Pictured to the right: Ella Collins at a Home Care Fight for $15 rally
Ten Republican presidential candidates will take the stage in Cleveland Thursday for the GOP’s first televised primary debate.
When they do, many voters in Memphis, the nation’s poorest large metro area, will be listening for solutions to the issues that matter most in their community.
Tami Sawyer, a local organizer in the Black Lives Matter movement, wants to know the candidates’ plans for reinvestment in inner-city communities.
Ella Collins, a home health care worker, is looking for a commitment to creating good jobs with decent wages and benefits for working families.
Rev. Earle Fisher, a pastor and social justice activist, wants proof that the GOP has a strategy to support citizens who struggle the most.
In Memphis, the poverty rate is more than 27 percent. Just over 33 percent of blacks and 47 percent of Latinos live below the poverty line, which is $24,250 for a family of four.
They’re not looking for clever phrases that become memes or snarky one-liners that become viral videos.
They’re looking for strong public policy that will support working families and allow them to care for their children or aging relatives and save for their retirement.
If given an audience with the candidates, here’s what these Memphians would ask.
BLACK LIVES MATTER
Tami Sawyer, 33, works in human capital development for a government agency.
Her role in the local Black Lives Matter movement intensified following the July 17 shooting death of Darrius Stewart, an unarmed black teen killed by a white police officer following a traffic stop.
A recent study showed that the Memphis metro area has the nation’s highest share of disconnected youth – people between the ages of 16 and 24 who aren’t working or in school.
Sawyer would ask: “What initiatives or plans of action would you have to reach inner city youth and to make education a priority when so much federal and state funding funnels into prisons?”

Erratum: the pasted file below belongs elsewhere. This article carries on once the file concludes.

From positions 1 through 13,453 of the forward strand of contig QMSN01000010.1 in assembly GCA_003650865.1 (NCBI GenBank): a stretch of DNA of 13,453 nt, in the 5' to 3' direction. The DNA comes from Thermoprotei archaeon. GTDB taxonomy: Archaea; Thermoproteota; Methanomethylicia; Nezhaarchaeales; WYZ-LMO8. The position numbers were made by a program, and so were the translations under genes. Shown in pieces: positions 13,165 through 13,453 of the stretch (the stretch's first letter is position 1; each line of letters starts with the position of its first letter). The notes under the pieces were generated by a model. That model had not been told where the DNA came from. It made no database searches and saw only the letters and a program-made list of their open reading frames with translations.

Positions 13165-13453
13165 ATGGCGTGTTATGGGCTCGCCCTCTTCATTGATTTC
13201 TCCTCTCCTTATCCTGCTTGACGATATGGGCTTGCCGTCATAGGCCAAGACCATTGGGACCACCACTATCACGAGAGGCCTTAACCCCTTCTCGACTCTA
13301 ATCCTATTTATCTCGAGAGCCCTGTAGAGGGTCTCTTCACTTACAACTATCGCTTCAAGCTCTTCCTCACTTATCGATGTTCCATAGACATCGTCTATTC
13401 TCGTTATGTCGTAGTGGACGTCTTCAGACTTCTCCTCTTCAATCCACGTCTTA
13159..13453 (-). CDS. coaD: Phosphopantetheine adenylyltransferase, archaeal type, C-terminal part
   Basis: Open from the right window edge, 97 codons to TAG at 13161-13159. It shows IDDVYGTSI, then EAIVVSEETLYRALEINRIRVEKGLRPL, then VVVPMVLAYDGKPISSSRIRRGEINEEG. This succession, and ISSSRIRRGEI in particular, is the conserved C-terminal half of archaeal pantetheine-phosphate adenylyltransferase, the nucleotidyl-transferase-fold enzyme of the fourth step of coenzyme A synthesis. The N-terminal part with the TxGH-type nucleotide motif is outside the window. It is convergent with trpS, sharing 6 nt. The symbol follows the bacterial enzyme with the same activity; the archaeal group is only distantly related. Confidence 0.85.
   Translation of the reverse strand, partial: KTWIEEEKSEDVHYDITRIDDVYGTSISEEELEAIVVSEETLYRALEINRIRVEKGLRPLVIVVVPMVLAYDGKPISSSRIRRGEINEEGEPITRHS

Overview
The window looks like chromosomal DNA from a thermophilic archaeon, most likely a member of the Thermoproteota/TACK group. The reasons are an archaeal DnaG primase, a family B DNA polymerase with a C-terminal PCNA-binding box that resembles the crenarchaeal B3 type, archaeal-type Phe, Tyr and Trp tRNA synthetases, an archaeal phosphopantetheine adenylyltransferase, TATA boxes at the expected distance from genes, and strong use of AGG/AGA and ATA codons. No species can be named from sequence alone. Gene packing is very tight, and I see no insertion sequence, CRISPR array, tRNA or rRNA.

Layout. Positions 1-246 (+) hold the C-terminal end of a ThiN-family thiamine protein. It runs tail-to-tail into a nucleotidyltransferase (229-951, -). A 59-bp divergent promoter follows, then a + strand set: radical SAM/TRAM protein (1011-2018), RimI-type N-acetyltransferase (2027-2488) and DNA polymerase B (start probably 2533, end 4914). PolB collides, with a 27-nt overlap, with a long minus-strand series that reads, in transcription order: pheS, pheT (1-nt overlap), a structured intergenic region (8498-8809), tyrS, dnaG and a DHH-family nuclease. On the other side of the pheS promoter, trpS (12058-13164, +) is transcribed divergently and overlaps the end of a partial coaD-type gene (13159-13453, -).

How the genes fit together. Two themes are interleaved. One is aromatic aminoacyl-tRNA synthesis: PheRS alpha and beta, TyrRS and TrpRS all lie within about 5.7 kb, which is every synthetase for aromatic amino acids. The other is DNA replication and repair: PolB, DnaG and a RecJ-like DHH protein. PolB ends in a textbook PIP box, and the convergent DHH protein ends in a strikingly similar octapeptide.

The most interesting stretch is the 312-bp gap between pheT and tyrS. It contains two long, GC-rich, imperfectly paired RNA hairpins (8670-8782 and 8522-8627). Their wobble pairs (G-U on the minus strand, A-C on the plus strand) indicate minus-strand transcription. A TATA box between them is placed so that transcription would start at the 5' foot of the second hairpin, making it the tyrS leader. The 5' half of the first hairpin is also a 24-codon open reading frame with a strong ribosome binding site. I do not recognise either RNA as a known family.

She also wants to know: “What is your presidential duty to improve race relations in this country, and even more so, the economic and educational structure of inner-city residents?”
Rev. Earle Fisher, pastor of the progressive Abyssinian Baptist Church, has stood with Sawyer in the Black Lives Matter movement.
Be they LGBTQ, people of color, the working poor or immigrants, wherever people are being marginalized in Memphis, Fisher, 36, is not far away, advocating on their behalf.
While he’d love to ask the candidates about the impact of racism on the economic outcomes for people of color, he doubts the candidates would respond.
So instead he’d ask the candidates about the people Jesus cared for most: The most vulnerable.
“In order for us to achieve the most effective level of social justice, you have to have policy support,” Fisher said.
“What are you proposing for the most vulnerable people in our society?”
FIGHT FOR 15
When Ella Collins, 64, started working as a home health care worker 23 years ago, she earned $5 an hour.
Today, she earns $10 an hour– not enough to cover her mortgage, health insurance premiums and medication for her terminally ill husband. She’s been forced to rely on high-interest payday loans to make ends meet.
“The cost of living has changed tremendously,” she said, “but the increase in pay has not.”
None of the Republican candidates has supported the Fight for $15 movement and Collins wants to know why.
“Why do they think it’s not important that we get $15?” asked Collins, who traveled in July to Washington, D.C. to lobby Congress to support higher wages and paid time off for workers like her.
“What’s the reason why a health care worker is not worth of making $15 an hour?”